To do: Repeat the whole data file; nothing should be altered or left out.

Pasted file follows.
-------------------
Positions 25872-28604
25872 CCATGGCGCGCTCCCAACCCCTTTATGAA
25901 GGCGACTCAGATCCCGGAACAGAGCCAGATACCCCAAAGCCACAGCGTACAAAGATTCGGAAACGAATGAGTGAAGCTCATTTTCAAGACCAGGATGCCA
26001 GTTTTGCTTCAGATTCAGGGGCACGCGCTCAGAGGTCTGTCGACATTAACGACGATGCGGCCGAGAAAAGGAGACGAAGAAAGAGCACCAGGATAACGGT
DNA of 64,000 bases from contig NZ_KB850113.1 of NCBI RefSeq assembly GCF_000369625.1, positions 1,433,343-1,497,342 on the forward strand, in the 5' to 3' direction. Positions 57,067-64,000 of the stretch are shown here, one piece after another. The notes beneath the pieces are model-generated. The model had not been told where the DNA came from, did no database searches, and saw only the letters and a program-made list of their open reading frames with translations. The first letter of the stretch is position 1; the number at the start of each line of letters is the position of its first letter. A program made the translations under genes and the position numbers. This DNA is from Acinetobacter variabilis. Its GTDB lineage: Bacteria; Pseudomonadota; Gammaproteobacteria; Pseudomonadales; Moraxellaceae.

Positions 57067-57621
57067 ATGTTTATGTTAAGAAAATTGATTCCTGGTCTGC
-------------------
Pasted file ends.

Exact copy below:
Positions 25872-28604
25872 CCATGGCGCGCTCCCAACCCCTTTATGAA
25901 GGCGACTCAGATCCCGGAACAGAGCCAGATACCCCAAAGCCACAGCGTACAAAGATTCGGAAACGAATGAGTGAAGCTCATTTTCAAGACCAGGATGCCA
26001 GTTTTGCTTCAGATTCAGGGGCACGCGCTCAGAGGTCTGTCGACATTAACGACGATGCGGCCGAGAAAAGGAGACGAAGAAAGAGCACCAGGATAACGGT
DNA of 64,000 bases from contig NZ_KB850113.1 of NCBI RefSeq assembly GCF_000369625.1, positions 1,433,343-1,497,342 on the forward strand, in the 5' to 3' direction. Positions 57,067-64,000 of the stretch are shown here, one piece after another. The notes beneath the pieces are model-generated. The model had not been told where the DNA came from, did no database searches, and saw only the letters and a program-made list of their open reading frames with translations. The first letter of the stretch is position 1; the number at the start of each line of letters is the position of its first letter. A program made the translations under genes and the position numbers. This DNA is from Acinetobacter variabilis. Its GTDB lineage: Bacteria; Pseudomonadota; Gammaproteobacteria; Pseudomonadales; Moraxellaceae.

Positions 57067-57621
57067 ATGTTTATGTTAAGAAAATTGATTCCTGGTCTGC